Helpful Things: More Than Just Pizza or Lock-Ins
By Crysten Sanchez
Building or sustaining a youth program. Seems like a huge job, right? You have to consider all of the plans that go into each event and make your schedule open to actually be at all of those events, not to mention get to know and invest yourself in the lives of multiple different youth. Big job--but oh, so rewarding. And when you start to break down some of the important things to know about it all, it seems just a little more manageable.
Navigating Today's Demographics
The first thing to consider is the generation of kids that you'll be working with. All of your youth will now fall solidly within Generation Z. The kids in this generation were born around 2000 and after. One of the biggest touchstones of this generation is their comfort with technology and all it can do. It's commonplace for a 10-year-old to be walking around with an iPhone that is just a generation or two behind, knowing how to use every aspect of it confidently.
And with that technology comes information. They have access to any information they could possibly want (and perhaps don't need): the answer to any question, the ability to view all of your friends' and frenemies' social media presences, and so much more. It can all be overwhelming. They are so oversaturated with information that they simply know more than any previous generation did at their age. But how do they handle it? After all, a 13-year-old now is developmentally the same as a 13-year-old from 30 years ago. How can we guide them through this?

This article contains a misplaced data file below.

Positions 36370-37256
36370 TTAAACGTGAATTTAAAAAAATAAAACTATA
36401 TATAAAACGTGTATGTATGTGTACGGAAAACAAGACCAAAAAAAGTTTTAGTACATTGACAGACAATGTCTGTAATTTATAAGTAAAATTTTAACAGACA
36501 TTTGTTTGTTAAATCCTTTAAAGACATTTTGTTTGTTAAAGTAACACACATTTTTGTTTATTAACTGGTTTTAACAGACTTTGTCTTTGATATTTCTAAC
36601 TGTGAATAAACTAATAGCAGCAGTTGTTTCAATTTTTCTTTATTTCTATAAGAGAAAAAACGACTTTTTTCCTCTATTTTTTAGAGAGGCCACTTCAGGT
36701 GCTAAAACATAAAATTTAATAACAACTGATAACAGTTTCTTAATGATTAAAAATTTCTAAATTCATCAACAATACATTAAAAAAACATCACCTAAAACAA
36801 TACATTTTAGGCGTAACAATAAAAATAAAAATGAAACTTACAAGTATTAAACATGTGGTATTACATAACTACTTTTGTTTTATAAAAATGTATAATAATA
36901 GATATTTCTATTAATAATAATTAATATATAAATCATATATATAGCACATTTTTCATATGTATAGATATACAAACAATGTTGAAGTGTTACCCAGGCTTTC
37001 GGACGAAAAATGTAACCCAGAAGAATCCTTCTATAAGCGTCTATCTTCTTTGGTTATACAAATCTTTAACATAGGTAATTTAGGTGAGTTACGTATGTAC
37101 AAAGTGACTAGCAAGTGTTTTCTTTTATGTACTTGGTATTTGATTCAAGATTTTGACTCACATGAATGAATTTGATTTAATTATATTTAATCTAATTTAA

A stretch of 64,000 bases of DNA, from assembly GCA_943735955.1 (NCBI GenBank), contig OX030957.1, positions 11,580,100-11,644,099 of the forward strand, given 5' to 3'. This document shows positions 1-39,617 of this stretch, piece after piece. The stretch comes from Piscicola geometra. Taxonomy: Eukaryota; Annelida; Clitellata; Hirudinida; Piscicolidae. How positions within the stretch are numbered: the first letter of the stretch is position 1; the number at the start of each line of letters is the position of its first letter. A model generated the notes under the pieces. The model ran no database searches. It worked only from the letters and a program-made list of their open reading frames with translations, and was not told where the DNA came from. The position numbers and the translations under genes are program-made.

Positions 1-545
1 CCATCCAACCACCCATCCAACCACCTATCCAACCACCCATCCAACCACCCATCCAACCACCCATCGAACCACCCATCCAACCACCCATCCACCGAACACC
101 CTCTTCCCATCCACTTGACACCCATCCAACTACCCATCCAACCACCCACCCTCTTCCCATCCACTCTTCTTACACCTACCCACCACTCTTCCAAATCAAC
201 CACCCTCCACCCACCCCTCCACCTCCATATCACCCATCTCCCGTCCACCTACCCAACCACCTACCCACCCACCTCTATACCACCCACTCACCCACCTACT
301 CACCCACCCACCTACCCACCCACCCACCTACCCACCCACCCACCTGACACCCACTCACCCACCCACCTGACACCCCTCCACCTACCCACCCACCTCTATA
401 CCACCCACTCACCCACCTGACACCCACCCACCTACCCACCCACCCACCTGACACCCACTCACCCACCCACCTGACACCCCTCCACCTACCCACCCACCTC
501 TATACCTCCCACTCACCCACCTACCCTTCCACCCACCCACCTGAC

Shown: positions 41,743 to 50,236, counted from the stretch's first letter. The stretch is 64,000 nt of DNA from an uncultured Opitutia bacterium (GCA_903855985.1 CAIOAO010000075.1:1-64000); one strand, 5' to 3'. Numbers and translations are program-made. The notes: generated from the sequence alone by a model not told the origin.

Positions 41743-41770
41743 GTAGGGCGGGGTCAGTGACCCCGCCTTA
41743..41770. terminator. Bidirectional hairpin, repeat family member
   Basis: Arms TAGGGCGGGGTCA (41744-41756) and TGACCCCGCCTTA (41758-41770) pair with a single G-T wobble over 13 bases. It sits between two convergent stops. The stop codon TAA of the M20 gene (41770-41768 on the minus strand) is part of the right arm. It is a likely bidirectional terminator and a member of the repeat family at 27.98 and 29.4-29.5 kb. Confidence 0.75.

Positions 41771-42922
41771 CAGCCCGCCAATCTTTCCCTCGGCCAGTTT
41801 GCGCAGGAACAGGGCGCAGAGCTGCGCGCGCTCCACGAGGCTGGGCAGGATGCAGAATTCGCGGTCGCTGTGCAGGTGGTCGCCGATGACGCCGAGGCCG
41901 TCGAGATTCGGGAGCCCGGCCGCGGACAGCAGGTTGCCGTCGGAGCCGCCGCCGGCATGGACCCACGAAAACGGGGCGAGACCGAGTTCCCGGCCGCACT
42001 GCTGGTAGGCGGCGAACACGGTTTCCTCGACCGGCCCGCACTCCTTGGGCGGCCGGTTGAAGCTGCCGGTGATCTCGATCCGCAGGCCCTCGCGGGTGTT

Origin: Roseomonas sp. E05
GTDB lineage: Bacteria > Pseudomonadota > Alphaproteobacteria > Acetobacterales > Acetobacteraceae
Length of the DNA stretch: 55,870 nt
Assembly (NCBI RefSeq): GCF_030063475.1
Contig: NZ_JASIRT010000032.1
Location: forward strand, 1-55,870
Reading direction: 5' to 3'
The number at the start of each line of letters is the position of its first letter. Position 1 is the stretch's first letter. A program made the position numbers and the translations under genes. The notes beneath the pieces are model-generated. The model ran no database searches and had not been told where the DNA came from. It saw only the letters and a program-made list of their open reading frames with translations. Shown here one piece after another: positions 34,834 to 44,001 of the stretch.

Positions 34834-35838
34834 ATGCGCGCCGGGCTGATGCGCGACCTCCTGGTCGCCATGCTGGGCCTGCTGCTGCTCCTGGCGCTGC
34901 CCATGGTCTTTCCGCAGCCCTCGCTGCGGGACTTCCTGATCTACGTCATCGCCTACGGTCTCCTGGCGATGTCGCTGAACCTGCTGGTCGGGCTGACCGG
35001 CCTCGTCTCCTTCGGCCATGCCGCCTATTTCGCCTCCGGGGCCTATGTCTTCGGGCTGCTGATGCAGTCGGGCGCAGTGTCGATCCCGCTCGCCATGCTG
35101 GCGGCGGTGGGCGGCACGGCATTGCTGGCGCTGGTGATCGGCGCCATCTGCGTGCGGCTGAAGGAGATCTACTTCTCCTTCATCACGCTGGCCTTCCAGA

Another thing to note is that this generation does not have the same brand loyalty as generations before them. This generation, always being able to access something different and better via technology, has no qualms about moving on to something that may fit their desires a little more. How does that play out in church? How do we encourage them to realize that church isn't just another brand, but rather the place that God has promised to deliver life and salvation, through the person and work of Jesus Christ? You can't just move on from that.
So What's the Point?
Good question. Why do it? Why create programming directed towards a subset of the congregation instead of just letting them fall in line with the rest of the church? Well, the point, as always, is Jesus. The Gospel. Doing everything we can to assure them that they have rest in their Baptism. Their Baptism, which placed the Name of the Triune God on them. That Name saves them from sin, death. and the devil. So how do we do that?
Managing the Logistics
Something to think about when beginning to put a program in place is how you'll be treating the youth you're working with. I borrow the following principle from a previous Higher Things president, Rev. Klemet Preus. He used to say that Americans today worship their work, work at their play, and play at their worship. So let's put those pieces back where they belong. When it comes time to worship with your youth, do so as Lutherans. Worship with historic Christianity unashamedly. Don't think that you need to make worship into something bigger and better, but rather allow it to be as wonderful as it can be on its own: the deliverance of life and salvation through the Sacraments in which God has promised these things. I don't think that needs to be made any more wonderful!